22 Apr Exploring Madrid’s markets
Madrid is a city we are familiar with but we hadn’t been for a few years so there was an opportunity to visit some of their markets over the weekend. It wasn’t a work trip but the lines are increasingly blurred when work is about markets and places.
The markets haven’t (yet) changed to being all hot food with each of them retaining butchers, greengrocers and cheese/ham type traders even though both San Fernando and Anton Martin were perhaps 70-30 hot food. The hot food on offer was global and not Spanish.
The markets attract a wide range of people with plenty on laptops and meeting friends to those who were older doing their food shop. What has been added to each one are services or maker spaces to widen the offer.
At San Fernando, there was a cold storage click and collect unit and a post office collection/ pickup locker. Others had laundrettes amongst the stalls, leather repairers and art stalls.
At Mercado de la Cebada, there were large, multi unit maker spaces with a bag seller using some of the unit as studio space while the market still retained its traditional traders. The traders all appear to be proactive in attracting business with many having flyers out with ways to order and a full range of social media platforms to find them on.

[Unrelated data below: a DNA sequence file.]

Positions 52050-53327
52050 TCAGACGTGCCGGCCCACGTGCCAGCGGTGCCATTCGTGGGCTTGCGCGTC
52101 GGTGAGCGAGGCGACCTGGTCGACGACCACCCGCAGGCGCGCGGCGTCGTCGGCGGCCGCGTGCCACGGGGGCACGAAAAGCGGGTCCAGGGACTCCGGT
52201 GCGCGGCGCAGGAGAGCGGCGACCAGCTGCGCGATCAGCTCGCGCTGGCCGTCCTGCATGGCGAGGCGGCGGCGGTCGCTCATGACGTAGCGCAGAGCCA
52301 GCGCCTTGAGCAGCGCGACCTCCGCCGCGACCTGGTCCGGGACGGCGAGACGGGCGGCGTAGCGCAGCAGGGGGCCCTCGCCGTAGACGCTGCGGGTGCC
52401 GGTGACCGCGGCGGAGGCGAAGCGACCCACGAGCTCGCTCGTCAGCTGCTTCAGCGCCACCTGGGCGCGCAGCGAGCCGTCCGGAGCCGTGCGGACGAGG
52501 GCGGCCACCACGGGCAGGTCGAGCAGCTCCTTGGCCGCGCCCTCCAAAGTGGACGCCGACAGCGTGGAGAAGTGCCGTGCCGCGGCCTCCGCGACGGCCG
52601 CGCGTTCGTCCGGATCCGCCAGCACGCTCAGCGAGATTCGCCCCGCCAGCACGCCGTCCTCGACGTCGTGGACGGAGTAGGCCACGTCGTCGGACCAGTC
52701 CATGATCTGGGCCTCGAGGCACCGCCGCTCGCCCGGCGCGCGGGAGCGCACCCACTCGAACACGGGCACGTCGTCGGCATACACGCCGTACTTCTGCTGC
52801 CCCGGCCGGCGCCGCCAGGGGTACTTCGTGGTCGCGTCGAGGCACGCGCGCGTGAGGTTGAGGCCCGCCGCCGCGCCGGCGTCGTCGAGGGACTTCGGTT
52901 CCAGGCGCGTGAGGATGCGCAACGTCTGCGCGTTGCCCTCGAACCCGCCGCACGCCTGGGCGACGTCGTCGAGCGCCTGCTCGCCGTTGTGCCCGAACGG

The markets are in high density areas so there are always people around giving them an increased chance of success (and that markets feature heavily in the Spanish way of life). What struck me most was that the revival of these markets hasn’t involved multi-million pound funding programmes and shiny, new food halls but the buildings have been used as they are and adapted. The council appear to manage all the markets and/or own the buildings, many are open across 2-3 floors and some are open into the evening.
As for San Miguel Market, often used as a case study, I avoided it twice. I visited not long after it opened (2009) and it was nicely done but high end albeit a roaring success in terms of showcasing Spanish food in a refurbished market hall. At the weekend, there were security teams on each entrance, touts offering day trips outside, queues to get in and a lot of big groups of tourists so perhaps its become a victim of its own success?
Outside Madrid, in the smaller towns and cities, markets appear to be keeping with their traditional role in providing fresh, in many cases, local produce (particularly meat and fish) as part of regular food shopping and with more limited opening hours.
Finally, is Vermouth, the new aperol spritz? There were vermouth stalls in each market!
You can find a list of all of Madrid’a markets over on the council website here.